After the removal of invasive mammals, the major current threat to the islands is from Beche-de-mer harvesting. Regular trips are made to the islands to exploit this resource offering a pathway for future reintroduction of invasive mammals. Low level direct harvest of seabirds has been reported. Cyclones are frequent in Fiji and occasionally have a significant impact on the islands. This has, however, been happening for millennia so fauna are likely to be adapted to this level of disruption. If their frequency increases in future owing to climate change extreme weather events could represent a more significant threat.
Conservation responses/actions for key biodiversity
Rodents were cleared from the Ringgold Islands in 2008. A Site Support Group (Ringgolds Seabird Group) has been established that facilitated this process and helps with subsequent monitoring visits. However, these are infrequent.
The area meets Ramsar criteria but has not yet been designated. It is not part of any Locally Managed Marine Areas.
Habitat and land use
The small sand cay islands such as Vetauua, Nukubasaga, Nukupureti, and Nukusemanu are uninhabited, while the larger Naqelelevu has a small village with extant residents. Pandanus tectorius was the major species around the windward coastline of Nukubasaga whereas Nukupureti had Tournefortia argentea as the dominant species on the windward side. It was also noticed that the Pisonia grandis on the islands were very large in terms of its size, some trees measuring more than two meters in diameter at breast height. Wollastonia biflora was also noticeable vegetation on Nukubasaga. This is the species that formed quite dense cover on the ground of the windward coast upon which Lesser Frigatebirds were nesting. These nests were nearly on the ground.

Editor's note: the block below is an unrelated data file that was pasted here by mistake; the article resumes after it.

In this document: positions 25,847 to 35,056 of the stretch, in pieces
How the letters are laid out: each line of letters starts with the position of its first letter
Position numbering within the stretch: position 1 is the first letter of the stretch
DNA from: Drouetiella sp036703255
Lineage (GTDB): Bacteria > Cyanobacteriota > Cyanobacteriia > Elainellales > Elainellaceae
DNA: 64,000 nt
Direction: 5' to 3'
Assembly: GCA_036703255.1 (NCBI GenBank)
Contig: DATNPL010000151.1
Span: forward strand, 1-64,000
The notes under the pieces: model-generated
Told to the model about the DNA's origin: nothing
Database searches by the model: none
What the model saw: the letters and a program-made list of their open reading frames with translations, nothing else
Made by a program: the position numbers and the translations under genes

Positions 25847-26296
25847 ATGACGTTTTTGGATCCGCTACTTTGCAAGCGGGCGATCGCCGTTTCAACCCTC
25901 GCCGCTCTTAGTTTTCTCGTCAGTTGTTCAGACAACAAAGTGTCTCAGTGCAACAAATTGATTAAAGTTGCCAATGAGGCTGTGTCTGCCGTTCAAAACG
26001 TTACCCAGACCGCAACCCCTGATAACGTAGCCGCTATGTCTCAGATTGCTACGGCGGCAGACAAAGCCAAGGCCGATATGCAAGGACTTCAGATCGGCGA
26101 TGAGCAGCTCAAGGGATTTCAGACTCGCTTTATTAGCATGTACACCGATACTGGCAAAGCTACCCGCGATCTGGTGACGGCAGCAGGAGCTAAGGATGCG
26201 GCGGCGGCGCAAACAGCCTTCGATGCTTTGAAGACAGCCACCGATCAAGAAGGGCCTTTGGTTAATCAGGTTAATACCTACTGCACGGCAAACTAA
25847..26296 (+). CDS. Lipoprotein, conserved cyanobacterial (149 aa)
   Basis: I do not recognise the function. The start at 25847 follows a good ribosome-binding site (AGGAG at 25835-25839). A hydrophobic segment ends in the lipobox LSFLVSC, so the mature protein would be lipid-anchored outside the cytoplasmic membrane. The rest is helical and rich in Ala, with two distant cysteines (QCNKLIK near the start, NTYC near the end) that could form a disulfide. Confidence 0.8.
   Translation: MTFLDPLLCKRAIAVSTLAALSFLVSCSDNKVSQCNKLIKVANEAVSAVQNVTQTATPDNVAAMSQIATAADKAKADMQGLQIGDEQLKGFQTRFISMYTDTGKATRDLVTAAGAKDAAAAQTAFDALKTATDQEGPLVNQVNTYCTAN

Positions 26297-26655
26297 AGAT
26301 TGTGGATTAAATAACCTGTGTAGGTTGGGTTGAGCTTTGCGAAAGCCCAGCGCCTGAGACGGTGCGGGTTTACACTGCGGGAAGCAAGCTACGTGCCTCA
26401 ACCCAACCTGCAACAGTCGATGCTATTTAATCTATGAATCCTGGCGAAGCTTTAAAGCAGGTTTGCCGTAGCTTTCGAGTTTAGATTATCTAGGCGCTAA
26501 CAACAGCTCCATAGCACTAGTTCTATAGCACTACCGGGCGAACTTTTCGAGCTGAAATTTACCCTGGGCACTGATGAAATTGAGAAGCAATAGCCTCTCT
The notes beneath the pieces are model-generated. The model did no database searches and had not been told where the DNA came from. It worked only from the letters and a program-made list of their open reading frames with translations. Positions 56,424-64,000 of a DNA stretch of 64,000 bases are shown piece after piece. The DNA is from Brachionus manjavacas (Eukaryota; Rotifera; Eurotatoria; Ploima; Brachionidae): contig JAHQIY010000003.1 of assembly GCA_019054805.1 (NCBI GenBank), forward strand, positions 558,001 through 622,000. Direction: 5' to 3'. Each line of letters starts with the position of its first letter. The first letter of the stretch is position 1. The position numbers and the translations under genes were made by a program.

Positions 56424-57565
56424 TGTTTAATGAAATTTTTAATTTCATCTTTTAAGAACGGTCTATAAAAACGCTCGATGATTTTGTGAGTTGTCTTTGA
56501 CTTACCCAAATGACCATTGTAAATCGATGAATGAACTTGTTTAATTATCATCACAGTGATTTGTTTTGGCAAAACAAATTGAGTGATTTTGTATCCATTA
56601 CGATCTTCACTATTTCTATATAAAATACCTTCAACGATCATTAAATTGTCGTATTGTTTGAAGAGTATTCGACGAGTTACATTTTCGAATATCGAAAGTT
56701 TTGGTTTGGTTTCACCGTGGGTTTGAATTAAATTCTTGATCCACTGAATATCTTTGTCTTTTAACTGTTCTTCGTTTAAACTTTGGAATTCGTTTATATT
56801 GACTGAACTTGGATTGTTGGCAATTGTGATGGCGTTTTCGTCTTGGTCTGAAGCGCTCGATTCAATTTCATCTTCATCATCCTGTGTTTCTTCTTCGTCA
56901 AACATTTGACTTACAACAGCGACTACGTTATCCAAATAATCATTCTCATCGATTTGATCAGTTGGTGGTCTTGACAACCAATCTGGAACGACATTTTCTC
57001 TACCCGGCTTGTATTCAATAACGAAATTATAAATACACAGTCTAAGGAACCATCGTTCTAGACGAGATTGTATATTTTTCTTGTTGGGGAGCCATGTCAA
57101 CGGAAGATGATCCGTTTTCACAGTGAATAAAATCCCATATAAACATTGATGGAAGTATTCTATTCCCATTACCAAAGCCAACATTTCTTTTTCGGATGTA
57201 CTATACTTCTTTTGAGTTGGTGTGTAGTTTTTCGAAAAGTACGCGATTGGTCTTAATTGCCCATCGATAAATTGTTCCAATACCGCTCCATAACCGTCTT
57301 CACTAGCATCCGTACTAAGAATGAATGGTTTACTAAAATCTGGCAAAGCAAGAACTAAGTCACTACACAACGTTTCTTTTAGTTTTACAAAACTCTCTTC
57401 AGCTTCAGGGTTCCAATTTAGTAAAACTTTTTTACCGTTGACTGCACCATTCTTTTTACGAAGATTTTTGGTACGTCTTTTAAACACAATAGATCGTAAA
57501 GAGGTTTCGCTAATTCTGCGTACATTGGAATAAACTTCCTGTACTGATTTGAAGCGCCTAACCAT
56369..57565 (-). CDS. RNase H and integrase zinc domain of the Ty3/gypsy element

The Ringgold Islands and its traditional fishing grounds are communally owned by three different clans who live in villages away from the Ringgolds. The islands are fairly shared by these clans but they do share the fishing grounds in which these islands are located. The Ringgold islands are formed by 7 islands namely Naqelelevu, Vetau'ua, Nukubasaga, Nukupureti, Nukusemanu, Tainibeka and Tauraria.
The ownership of the islands are as follows: Naqelelevu, Tainibeka and Vetau'ua belongs to the Clan or Yavusa Naqelelevu. Members of this clan live in a settlement called Fatima on Taveuni Island. Naqelelevu is inhabited most times of the year by clan members who return to collect coconuts, coconut crabs and fish. As of 2010, there were 2 houses built on the island with a telecommunication kiosk and a light house powered by solar energy.
Tauraria Island belongs to the sub-clan or Mataqali Ra; members of this sub-clan reside in Dreketi Village on Qamea Island, about 61.25 miles southwest of Tauraria landing.
Nukupureti, Nukubasaga and Nukusemanu belongs to the sub-clan or Mataqali Qilowhose members live on Yanuca Island, approximately 22.18 miles southwest off Nukusemanu.
Site access / Land-owner requests
The Ringgold Islands are accessible by sea only. Few land owners know the navigational passages that can get one to these islands. Prior approval is sought from the landowners by members of the SSG before a trip is being conducted. SSG members plan and coordinate the general logistics and are also involved in the monitoring planning and surveys
BirdLife International (2021) Important Bird Areas factsheet: Ringgold Islands. Downloaded from
http://www.birdlife.org on 02/12/2021.